ries of evolution suggested by biologists to give any substantial aid to the geologist in these questions. In looking again at the points there set forth, I find they have not been invalidated by subsequent discoveries, and that we are still nearly in the same position with respect to these great questions that we were in at that time—a singular proof of the impotency of that deductive method of reasoning which has become fashionable among naturalists of late. Yet the discussions of recent years have thrown some additional light on these matters; and none more so than the mild disclaimers with which my friend Dr. Asa Gray and other moderate and scientific evolutionists have met the extreme views of such men as Romanes, Haeckel, Lubbock, and Grant Allen. It may be useful to note some of these as shedding a little light on this dark corner of our unsolved problems.
It has been urged, on the side of rational evolution, that this hypothesis does not profess to give an explanation of the absolute origin of life on our planet, or even of the original organization of a single cell or of a simple mass of protoplasm, living or dead. All experimental attempts to produce by synthesis the complex albuminous substances, or to obtain the living from the non-living, have so far been fruitless; and, indeed, we can not imagine any process by which such changes could be effected. That they have been effected we know; but the process employed by their Maker is still as mysterious to us as it probably was to him who wrote the words, "And God said, Let the waters swarm with swarmers." How vast is the gap in our knowledge and our practical power implied in this admission, which must, however, be made by every mind not absolutely blinded by a superstitious belief in those forms of words which too often pass current as philosophy!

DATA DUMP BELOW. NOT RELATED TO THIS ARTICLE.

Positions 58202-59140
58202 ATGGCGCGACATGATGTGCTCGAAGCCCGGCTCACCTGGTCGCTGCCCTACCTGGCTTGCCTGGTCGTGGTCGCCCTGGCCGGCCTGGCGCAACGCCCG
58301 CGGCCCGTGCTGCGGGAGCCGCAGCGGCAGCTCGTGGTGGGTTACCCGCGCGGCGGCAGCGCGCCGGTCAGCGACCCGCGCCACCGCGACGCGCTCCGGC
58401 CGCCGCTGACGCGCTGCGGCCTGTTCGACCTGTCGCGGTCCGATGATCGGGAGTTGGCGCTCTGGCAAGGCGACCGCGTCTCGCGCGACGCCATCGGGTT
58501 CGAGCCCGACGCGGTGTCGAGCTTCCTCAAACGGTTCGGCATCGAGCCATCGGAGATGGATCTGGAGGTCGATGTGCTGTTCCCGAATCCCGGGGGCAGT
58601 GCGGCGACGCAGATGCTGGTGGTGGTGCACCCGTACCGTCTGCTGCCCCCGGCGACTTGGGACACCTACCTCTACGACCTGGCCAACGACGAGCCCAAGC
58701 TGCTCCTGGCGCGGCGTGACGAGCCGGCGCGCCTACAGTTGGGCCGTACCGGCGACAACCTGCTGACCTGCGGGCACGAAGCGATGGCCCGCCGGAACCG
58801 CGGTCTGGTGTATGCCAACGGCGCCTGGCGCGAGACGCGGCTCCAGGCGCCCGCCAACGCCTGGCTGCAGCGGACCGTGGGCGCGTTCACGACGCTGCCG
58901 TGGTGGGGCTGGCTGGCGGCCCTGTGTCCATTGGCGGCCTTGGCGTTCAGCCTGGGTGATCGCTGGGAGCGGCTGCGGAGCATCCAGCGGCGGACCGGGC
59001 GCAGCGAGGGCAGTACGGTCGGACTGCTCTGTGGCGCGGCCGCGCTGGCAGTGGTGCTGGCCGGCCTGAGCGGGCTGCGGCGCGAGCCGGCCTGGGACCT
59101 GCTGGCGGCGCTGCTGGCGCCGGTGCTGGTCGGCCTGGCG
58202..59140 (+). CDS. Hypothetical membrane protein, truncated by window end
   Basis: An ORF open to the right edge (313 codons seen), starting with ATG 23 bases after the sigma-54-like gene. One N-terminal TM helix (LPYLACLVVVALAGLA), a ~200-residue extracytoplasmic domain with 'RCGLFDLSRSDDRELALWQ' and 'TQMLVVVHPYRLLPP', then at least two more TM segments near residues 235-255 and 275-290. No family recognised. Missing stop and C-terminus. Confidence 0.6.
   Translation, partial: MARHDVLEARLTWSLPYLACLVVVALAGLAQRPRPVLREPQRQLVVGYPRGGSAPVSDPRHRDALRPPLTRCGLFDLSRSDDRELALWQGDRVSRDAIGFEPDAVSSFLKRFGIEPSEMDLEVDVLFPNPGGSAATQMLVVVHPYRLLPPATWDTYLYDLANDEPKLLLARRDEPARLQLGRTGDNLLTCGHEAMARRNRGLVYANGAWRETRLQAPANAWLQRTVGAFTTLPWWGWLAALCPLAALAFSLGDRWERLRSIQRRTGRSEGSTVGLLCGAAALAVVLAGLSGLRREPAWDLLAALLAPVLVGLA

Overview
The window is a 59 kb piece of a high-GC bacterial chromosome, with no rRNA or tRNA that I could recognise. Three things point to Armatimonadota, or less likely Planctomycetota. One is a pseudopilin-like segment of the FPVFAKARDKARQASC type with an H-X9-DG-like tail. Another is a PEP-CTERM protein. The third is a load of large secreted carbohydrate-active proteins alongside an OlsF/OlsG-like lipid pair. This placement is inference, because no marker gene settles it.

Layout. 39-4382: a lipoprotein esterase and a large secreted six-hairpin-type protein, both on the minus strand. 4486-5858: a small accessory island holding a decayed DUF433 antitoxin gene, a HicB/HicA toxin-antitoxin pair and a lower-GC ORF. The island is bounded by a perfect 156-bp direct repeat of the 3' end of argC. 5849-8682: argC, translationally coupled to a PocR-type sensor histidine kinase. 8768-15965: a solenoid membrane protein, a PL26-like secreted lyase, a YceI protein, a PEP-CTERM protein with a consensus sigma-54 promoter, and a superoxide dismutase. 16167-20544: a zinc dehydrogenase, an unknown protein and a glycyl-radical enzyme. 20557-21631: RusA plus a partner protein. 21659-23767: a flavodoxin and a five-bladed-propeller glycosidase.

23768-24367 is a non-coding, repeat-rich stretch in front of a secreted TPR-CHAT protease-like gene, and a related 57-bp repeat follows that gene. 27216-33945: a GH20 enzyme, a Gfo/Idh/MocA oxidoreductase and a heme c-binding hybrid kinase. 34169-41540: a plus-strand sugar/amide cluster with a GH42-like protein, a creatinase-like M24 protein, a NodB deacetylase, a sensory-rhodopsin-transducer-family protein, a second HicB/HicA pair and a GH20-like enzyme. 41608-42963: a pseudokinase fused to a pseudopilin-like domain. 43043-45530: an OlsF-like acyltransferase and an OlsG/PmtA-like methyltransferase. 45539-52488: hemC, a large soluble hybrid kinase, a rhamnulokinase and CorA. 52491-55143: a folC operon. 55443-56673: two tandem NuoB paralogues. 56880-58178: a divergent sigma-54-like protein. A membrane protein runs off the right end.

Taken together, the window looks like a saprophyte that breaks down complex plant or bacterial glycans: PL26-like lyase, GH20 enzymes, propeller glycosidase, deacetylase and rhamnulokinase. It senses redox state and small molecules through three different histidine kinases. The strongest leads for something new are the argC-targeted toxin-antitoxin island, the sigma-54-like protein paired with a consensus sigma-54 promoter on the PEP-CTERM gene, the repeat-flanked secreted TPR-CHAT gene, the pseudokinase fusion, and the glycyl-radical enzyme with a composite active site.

But if we are content to start with a number of organisms ready made—a somewhat humiliating start, however—we still have to ask, How do these vary so as to give new species? It is a singular illusion in this matter, of men who profess to be believers in natural law, that variation may be boundless, aimless, and fortuitous, and that it is by spontaneous selection from varieties thus produced that development arises. But surely the supposition of mere chance and magic is unworthy of science. Varieties must have causes, and their causes and their effects must be regulated by some law or laws. Now, it is easy to see that they can not be caused by a mere innate tendency in the organism itself. Every organism is so nicely equilibrated, that it has no such spontaneous tendency, except within the limits set by its growth and the law of its periodical changes. There may, however, be equilibrium more or less stable. I believe all attempts hitherto made have failed to account for the fixity of certain, nay, of very many, types throughout geological time; but the mere consideration that one may be in a more stable state of equilibrium than another so far explains it. A rocking stone has no more spontaneous tendency